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Outsourcing under Imperfect Protection of Intellectual Property

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  • Amy Jocelyn Glass

Abstract

The paper examines possible reasons behind expanded outsourcing by modeling outsourcing decisions when intellectual property rights are imperfectly protected. Firms in the North develop higher quality levels of existing products and then decide whether to shift some stages of production to the South. Production in the South lowers costs but entails risk of imitation by Southern firms. In this setting, a lower risk of imitation or larger labor supplies can cause increased outsourcing, a higher rate of innovation, and a lower Northern relative wage. Damage due to lower incomes can be offset by gains in terms of better quality products. Copyright Blackwell Publishing Ltd 2004..

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Bibliographic Info

Article provided by Wiley Blackwell in its journal Review of International Economics.

Volume (Year): 12 (2004)
Issue (Month): 5 (November)
Pages: 867-884

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Handle: RePEc:bla:reviec:v:12:y:2004:i:5:p:867-884

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Citations

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Cited by:
  1. Debasis Mondal & Manash Ranjan Gupta, 2006. "Product development, imitation and economic growth: A note," The Journal of International Trade & Economic Development, Taylor & Francis Journals, Taylor & Francis Journals, vol. 15(1), pages 27-48.
  2. Alireza Naghavi & Julia Spies & Farid Toubal, 2011. "International Sourcing, Product Complexity and Intellectual Property Rights," Working Papers, Fondazione Eni Enrico Mattei 2011.78, Fondazione Eni Enrico Mattei.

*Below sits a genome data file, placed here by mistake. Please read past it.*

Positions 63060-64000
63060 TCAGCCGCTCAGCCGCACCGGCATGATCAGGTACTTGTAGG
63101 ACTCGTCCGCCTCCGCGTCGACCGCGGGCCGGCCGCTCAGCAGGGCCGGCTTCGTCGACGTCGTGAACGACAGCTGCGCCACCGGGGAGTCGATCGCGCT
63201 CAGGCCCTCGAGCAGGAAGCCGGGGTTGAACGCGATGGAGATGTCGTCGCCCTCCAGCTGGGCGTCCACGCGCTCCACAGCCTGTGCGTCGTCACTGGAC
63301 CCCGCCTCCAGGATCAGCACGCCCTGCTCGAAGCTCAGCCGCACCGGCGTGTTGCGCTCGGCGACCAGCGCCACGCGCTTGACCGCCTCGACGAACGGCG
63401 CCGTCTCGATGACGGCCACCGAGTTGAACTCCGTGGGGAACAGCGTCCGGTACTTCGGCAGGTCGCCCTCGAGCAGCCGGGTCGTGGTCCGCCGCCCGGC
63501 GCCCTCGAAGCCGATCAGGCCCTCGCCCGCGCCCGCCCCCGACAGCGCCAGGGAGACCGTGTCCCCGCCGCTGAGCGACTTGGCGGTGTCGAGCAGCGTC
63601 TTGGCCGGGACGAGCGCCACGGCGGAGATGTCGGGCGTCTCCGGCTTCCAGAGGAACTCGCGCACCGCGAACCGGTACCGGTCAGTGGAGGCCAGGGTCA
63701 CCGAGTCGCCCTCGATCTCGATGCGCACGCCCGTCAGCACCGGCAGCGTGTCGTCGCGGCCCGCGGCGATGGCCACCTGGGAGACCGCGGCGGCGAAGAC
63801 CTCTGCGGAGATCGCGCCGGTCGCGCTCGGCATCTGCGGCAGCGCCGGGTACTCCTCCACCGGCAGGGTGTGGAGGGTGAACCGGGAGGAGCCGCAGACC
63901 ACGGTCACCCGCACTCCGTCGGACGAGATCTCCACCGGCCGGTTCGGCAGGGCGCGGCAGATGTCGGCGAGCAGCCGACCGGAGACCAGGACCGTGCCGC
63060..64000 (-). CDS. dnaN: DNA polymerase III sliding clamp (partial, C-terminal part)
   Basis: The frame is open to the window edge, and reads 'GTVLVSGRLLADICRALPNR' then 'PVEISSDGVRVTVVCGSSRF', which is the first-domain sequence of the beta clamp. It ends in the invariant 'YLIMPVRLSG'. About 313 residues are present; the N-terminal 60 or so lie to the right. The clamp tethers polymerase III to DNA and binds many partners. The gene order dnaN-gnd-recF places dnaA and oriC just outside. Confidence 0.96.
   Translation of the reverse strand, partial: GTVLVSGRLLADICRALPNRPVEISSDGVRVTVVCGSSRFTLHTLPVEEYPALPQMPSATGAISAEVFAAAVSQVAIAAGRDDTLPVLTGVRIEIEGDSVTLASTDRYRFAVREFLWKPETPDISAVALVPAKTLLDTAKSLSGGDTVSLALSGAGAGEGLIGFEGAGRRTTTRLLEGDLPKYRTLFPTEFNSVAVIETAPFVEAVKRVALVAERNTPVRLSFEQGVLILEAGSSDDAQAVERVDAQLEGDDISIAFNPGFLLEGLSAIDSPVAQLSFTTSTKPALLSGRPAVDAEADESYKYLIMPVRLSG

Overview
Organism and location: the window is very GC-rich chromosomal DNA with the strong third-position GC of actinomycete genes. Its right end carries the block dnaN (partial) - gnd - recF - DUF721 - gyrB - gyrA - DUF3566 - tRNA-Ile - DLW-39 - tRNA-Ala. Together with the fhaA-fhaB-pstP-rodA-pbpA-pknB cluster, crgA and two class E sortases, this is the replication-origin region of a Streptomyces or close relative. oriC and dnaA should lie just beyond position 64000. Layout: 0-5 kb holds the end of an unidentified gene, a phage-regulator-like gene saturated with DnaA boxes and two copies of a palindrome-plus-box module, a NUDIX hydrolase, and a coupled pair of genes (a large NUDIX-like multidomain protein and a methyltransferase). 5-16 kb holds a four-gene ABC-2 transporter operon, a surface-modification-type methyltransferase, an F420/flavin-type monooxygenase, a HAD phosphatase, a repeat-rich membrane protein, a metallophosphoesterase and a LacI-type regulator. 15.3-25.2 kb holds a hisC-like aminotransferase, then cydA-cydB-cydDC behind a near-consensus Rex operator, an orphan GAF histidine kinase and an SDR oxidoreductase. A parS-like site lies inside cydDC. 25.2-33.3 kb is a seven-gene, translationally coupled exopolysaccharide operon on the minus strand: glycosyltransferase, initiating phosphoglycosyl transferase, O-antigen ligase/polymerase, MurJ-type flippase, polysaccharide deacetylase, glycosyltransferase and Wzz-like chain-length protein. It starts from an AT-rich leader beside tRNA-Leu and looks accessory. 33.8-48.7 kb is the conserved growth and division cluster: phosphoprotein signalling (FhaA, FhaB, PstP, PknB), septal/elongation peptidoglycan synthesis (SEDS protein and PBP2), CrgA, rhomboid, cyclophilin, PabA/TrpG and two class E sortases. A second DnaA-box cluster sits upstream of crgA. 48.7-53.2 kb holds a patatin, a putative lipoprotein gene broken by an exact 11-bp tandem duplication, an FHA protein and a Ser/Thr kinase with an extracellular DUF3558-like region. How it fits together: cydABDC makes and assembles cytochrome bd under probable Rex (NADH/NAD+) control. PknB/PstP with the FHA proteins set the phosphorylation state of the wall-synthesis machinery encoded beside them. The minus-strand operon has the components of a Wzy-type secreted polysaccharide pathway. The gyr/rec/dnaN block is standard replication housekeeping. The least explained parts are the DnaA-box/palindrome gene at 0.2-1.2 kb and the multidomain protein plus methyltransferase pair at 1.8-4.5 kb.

3. Canals, Claudia & Şener, Fuat, 2014. "Offshoring and intellectual property rights reform," Journal of Development Economics, Elsevier, Elsevier, vol. 108(C), pages 17-31.
  4. Alireza Naghavi & Julia Spies & Farid Toubal, 2013. "IPR, Product Complexity and the Organization of Multinational Firms," Working Papers 2013-31, CEPII research center.
  5. Stanley Watt, 2007. "Firm Heterogeneity and Weak Intellectual Property Rights," IMF Working Papers 07/161, International Monetary Fund.
  6. Nuttapon Photchanaprasert, 2011. "Innovation and Production Offshoring: Implications on Welfare," Global COE Hi-Stat Discussion Paper Series, Institute of Economic Research, Hitotsubashi University gd10-185, Institute of Economic Research, Hitotsubashi University.
  7. Hisashi Kurihara, 2005. "Fragmentation in a product cycle model," Economics Bulletin, AccessEcon, vol. 6(4), pages 1-13.
  8. S. Montresor & G. Vittucci Marzetti, 2006. "Outsourcing and structural change: shifting firm and sectoral boundaries," Working Papers 566, Dipartimento Scienze Economiche, Universita' di Bologna.
  9. Chen, Hung-Ju, 2013. "Intellectual Property Rights and Skills Accumulation: A North-South Model of FDI and Outsourcing," MPRA Paper 45035, University Library of Munich, Germany.
  10. Lore Vandewalle, 2011. "The Role of Accountants in Indian Microfinance Groups: a Trade-Off Between Financial and Non-Financial Benefits," Working Papers 1118, University of Namur, Department of Economics.
  11. Alireza Naghavi & Julia Spies & Farid Toubal, 2013. "Intellectual Property Rights, Product Complexity, and the Organization of Multinational Firms," CESifo Working Paper Series 4430, CESifo Group Munich.
  12. Wolf-Heimo Grieben & Fuat Sener, 2009. "Labor Unions, Globalization, and Mercantilism," CESifo Working Paper Series 2889, CESifo Group Munich.
  13. Parello, Carmelo Pierpaolo, 2008. "A north-south model of intellectual property rights protection and skill accumulation," Journal of Development Economics, Elsevier, Elsevier, vol. 85(1-2), pages 253-281, February.
  14. Chiara Franco & Francesco Rentocchini & Giuseppe Vittucci Marzetti, 2008. "Why do firms invest abroad? An analysis of the motives underlying Foreign Direct Investments," Department of Economics Working Papers, Department of Economics, University of Trento, Italia 0817, Department of Economics, University of Trento, Italia.

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